Letter from Hugh Gloster to MLK

Tuesday, October 24, 1967

Hugh Gloster, President of Morehouse College, sends a copy of the brochure "The Negro & Higher Education In The South", to Dr. King. He also mentions the Morehouse Board of Trustees meeting, in New York, Nov. 9th.

Letter from MLK to Reverend George W. Goth

Sunday, October 27, 1963

Dr. King writes Reverend George Goth of Metropolitan United Church declining his invitation to make an appearance at his church. Dr. King has engagements for the remainder of the year that hinder him from committing to any further appearances.


Dr. King quotes Shakespeare's "Hamlet."

Letter from Ben Selsby to MLK

Friday, April 14, 1967

Ben Selsby writes Dr. King in support of his stand on the Vietnam War and answers the critics by increasing his SCLC contribution.

Newspaper Clipping - "In Memoriam" MLK, NY Amsterdam News

Saturday, April 13, 1968

This newspaper clipping is one of several full page "In Memoriam" dedications featured in various New York City newspapers following the assassination of Dr. King. The clippings accompany a letter from the Public Relations Director of the NAACP to the Reverend Ralph D. Abernathy, newly installed as the head of the SCLC in the aftermath of Dr. King's death.

Letter from Asbury Howard to MLK Regarding Union Merger

Monday, November 21, 1966

Mr. Howard, Vice President of International Union of Mine, Mill and Smelter Workers, informs Dr. King of negotiations for the merger of his organization's union and the United Steelworkers of America. If successful, this merger would strengthen the civil rights and labor movements in the South.

Letter from MLK to Catriona Cole White

Tuesday, March 26, 1968

Dr. King writes to Mrs. Catriona Cole White to thank her for her contribution to the Southern Christian Leadership Foundation. He explains that their recent projects have included voter registration in the south.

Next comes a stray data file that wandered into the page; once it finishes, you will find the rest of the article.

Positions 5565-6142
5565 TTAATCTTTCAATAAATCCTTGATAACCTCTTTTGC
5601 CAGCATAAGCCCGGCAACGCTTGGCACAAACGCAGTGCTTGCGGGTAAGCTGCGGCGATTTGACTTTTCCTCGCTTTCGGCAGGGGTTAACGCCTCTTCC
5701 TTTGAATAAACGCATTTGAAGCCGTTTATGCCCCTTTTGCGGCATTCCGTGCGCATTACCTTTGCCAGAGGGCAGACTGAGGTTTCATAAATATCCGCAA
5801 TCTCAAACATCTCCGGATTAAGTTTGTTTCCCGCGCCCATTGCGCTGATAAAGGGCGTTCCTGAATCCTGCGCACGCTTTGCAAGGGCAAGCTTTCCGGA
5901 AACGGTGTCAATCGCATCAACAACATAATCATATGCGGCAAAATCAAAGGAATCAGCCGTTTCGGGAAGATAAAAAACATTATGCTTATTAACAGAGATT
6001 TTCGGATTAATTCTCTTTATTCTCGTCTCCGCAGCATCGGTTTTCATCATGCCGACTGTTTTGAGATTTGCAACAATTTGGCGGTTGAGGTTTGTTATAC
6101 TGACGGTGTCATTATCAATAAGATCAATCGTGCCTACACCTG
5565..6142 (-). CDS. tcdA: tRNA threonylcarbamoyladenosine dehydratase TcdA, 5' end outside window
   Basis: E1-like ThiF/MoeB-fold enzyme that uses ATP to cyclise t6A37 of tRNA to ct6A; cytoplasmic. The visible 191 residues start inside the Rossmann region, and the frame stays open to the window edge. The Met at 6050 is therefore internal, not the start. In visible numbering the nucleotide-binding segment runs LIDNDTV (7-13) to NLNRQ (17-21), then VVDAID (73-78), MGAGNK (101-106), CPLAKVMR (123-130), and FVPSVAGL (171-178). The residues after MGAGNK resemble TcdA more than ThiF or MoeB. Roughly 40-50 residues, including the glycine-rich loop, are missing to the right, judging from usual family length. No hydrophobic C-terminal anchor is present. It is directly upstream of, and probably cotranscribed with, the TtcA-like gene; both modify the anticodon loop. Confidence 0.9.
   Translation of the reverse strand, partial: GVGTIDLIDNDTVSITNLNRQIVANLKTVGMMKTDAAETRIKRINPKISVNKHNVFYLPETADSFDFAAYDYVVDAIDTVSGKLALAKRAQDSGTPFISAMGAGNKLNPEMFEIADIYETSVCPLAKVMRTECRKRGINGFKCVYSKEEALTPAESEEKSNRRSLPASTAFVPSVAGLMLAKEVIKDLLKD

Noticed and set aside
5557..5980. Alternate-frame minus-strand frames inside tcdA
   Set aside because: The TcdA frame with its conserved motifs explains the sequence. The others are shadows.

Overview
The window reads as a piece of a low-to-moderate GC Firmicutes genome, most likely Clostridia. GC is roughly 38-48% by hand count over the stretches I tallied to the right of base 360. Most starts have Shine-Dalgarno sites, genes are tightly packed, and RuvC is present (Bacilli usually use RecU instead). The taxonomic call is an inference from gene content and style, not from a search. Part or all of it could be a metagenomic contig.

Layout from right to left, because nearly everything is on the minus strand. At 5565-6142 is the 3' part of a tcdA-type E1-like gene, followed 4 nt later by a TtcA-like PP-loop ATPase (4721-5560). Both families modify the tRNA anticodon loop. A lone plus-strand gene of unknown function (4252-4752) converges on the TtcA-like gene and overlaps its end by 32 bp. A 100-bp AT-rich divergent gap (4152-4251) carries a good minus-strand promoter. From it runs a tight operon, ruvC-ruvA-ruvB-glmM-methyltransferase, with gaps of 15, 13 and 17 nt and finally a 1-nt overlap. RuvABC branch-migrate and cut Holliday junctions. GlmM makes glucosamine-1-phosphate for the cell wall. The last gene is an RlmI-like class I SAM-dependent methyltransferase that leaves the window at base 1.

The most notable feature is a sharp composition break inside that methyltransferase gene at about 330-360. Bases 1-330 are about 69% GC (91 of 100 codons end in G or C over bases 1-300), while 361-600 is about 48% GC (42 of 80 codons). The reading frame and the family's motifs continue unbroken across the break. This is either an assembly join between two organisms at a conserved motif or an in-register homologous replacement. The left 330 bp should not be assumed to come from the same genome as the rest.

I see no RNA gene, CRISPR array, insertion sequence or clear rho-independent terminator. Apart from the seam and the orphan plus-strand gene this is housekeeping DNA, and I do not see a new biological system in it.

"Danger in Demonstrations"

Monday, August 8, 1966

This article, from the newspaper "Chicago's American," criticizes Dr. King's demonstrations on open housing in Chicago.

Open Letter from MLK to Negro Youth

Tuesday, September 6, 1966

In the wake of the urban uprisings of 1966, Dr. King writes an open letter to Negro youth empathizing with their desire to return to school and to find jobs. He mentions that he's written the President urging funding so all poor children can attend school and advocating implementation of a public works program to provide jobs for youth. He encourages young people to abstain from violence as ineffective in achieving their goals.

"We're Here Because We're Tired"

Civil rights leader Andrew Young expresses the collective frustration of the African-American community concerning employment discrimination, housing segregation, and the welfare system.

Telegram from Mrs. Willie Bass to MLK

Thursday, September 23, 1954

Mrs. Willie M. Bass sent this telegram expressing her hope for Dr. King's speedy recovery during his stay at Harlem Hospital.

Letter from Tom Edward Ross to MLK

Monday, May 1, 1967

Tom Edward Ross informs Dr. King of a piece of artwork he created of Dr. King. An effort to publish the piece in the Houston Chronicle was unsuccessful. Ross seeks Dr. King's assistance in promoting the sale of the piece.

Letter from Polly M. Williams to Whom it May Concern

Sunday, January 29, 1967

Polly Williams, a former counselor of the Neighborhood Youth Corps, requests a full investigation of its director, Mr. Pace. Mrs. Williams requested a sick leave while undergoing surgery, yet later discovered that her request had counted as vacation time. She discusses numerous orders she received from Mr. Pace that negatively impacted her health and her recovery from surgery. She believes that she is a victim of racial discrimination in the workplace.

Letter from MLK to Jack Egle

Tuesday, April 26, 1966

Dr. King expresses his gratitude to Jack Egle for making the benefit held in Paris a success.